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Rewarding terrorism?

Half-baked plans for fast-tracking a Palestinian state would incentivize Hamas-style violence

Pro-Palestinian activists rally at Freedom Plaza in Washington, D.C., on Nov. 4, 2023. Associated Press/Photo by Jose Luis Magana

Rewarding terrorism?
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Almost 20 years ago, Israel withdrew from Gaza. Hamas then took over. After Hamas’s brutal and bloody attack on Oct. 7, many reacted that the Gaza withdrawal had failed. It appeased no one, and Hamas maintained its commitment to the elimination of Israel as a nation and a people. Instead, the pullout provided Hamas time to the develop its murderous military apparatus without check. The events of Oct. 7 were a stark lesson that handing over land and authority do not a safer world make. But apparently some may have missed that lesson.

Now the Biden administration is discussing longer-term Middle East plans—and among them, officials are considering a fast track to Palestinian statehood. President Biden recently said that there “needs to be a path to a Palestinian state.” How? When? It’s unclear, but The Washington Post reports that it may be sooner than many have thought.

“U.S. officials said the menu of actions under consideration include early U.S. recognition of a Palestinian state,” the Post reported. And it went on to note that recognition could be given even while “elements of political reform, security guarantees for both Israel and the Palestinians, normalization and reconstruction are being implemented.” In other words, statehood first, figure out how it will work, who will be in charge, and how to keep Israel secure later. This is apparently at an early stage of discussion. But it is startling to hear that some in the administration would be even toying with such an idea.

This is partly a story about politics. President Biden is walking a tightrope about Israel, caught between two sides of his own party.

On the one hand, the younger, progressive wing of the Democratic party base has decided to denounce Israel as an imperialist power and to support anything that can be characterized as Palestinian resistance. This showed up in all its startling extremism as American activists refused to condemn the Hamas attack on Oct. 7. College campuses were ground zero as the progressive activist wing sometimes even celebrated the “exhilarating” experience of watching Hamas resist colonialism—by murdering, kidnapping, and raping Israeli civilians.

Meanwhile, an older and more moderate segment of the Democratic party has had a longstanding support for Israel as America’s freest, most democratic, most rights-protecting ally in the Middle East. President Biden found himself caught between these factions repeatedly since the Hamas attack. The president’s approach so far has been to defend Israel’s right to defend itself while also calling for Israel to exercise restraint in its military actions—a little bit for each side. (Though the fact that Biden gets credit for giving mere assent to Israel’s right to defend itself suggests just how far the anti-Israel ideologues have gone.)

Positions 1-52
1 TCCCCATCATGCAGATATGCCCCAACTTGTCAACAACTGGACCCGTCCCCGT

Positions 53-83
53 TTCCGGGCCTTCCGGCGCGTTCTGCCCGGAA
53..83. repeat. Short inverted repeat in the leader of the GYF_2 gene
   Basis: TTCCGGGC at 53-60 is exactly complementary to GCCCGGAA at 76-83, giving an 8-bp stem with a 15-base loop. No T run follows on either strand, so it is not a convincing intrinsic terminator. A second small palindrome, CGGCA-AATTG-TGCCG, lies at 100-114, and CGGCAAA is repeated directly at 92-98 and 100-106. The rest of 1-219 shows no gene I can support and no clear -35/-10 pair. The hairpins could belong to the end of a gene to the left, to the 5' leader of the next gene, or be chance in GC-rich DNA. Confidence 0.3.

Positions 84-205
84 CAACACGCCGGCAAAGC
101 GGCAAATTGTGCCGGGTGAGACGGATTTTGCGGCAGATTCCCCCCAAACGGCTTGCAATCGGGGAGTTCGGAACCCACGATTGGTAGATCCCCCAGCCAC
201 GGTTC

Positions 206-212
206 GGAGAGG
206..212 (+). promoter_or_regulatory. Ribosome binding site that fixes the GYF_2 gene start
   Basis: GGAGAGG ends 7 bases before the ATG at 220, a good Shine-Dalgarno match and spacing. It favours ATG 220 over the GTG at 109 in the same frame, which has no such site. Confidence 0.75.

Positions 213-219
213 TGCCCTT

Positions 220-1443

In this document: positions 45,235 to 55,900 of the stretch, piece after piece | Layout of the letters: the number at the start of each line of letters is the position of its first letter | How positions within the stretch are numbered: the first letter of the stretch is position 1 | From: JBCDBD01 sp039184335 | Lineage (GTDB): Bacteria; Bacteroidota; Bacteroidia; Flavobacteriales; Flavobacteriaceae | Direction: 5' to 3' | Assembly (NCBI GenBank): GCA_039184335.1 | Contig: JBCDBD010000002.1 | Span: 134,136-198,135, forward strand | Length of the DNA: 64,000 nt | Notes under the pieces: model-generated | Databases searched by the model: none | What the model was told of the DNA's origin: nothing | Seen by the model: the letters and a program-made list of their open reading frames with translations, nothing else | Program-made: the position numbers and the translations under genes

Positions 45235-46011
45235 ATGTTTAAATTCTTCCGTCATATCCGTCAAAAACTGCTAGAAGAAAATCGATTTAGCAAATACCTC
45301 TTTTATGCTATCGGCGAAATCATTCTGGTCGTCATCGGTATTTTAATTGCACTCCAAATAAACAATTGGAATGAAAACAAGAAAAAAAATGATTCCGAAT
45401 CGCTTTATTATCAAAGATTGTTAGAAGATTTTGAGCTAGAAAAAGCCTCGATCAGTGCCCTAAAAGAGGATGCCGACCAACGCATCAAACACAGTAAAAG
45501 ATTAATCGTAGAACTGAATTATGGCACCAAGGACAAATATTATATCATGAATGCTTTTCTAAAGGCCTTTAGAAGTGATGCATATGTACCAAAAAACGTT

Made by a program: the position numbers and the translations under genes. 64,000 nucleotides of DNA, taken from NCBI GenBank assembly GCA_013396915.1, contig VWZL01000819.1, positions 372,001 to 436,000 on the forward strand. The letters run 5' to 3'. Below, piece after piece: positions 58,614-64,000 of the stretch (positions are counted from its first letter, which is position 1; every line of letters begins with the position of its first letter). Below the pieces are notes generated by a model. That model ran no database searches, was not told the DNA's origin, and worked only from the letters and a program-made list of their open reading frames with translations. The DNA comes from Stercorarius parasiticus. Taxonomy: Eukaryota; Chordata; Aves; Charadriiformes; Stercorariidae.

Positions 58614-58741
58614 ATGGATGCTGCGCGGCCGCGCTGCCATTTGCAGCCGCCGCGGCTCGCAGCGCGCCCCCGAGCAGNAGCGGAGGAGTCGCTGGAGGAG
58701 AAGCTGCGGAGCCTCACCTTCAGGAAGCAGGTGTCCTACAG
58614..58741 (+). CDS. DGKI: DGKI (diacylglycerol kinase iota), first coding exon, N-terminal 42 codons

If fast-track statehood happened, it wouldn’t be hard for whatever remnants of Hamas survived the fighting in Gaza to claim credit for creating the conditions for statehood.

But if the administration adds Palestinian statehood to the agenda, it repositions itself. It can claim to be a champion of Palestinian rights against the so-called colonialism of the Israeli government. One wonders if at least part of the reason for discussing a fast-track to recognition is that it allows the Biden administration to take the credit for the easy stuff without taking responsibility for the hard stuff. The administration could claim credit among progressives for empowering Palestinians against colonialism. But it would avoid taking responsibility for figuring out how to keep any Palestinian state from falling into the hands of radical Islamist elements who may well try to imitate Hamas’s example in Gaza.

At a deeper level, this is a story about human nature. Scripture teaches that human beings suffer from the fundamental problem of sin. Christian observers of international affairs can make a wise and realistic assessment because we have a category for recognizing that sin and evil are in the world. And we recognize that people respond to incentives.

When it comes to the administration’s willingness to consider Palestinian statehood at the present time and under the present conditions, one might have a whole host of critiques. But for the present, one simple problem stands out: this sure looks like it’s rewarding evil. If Hamas attacks Israel, and America takes the position that Israel must hurry up with Palestinian statehood to calm the situation down, this looks an awful lot like Hamas succeeded in advancing the Palestinian cause.

President Biden has already insisted that statehood would not reward Hamas, but just the Palestinian people. But if fast-track statehood happened, it wouldn’t be hard for whatever remnants of Hamas survived the fighting in Gaza to claim credit for creating the conditions for statehood. Evil rewarded can only be expected to grow.

Lael Weinberger

Lael Weinberger is a lawyer and historian. He is a fellow of the Constitutional Law Center at Stanford Law School.

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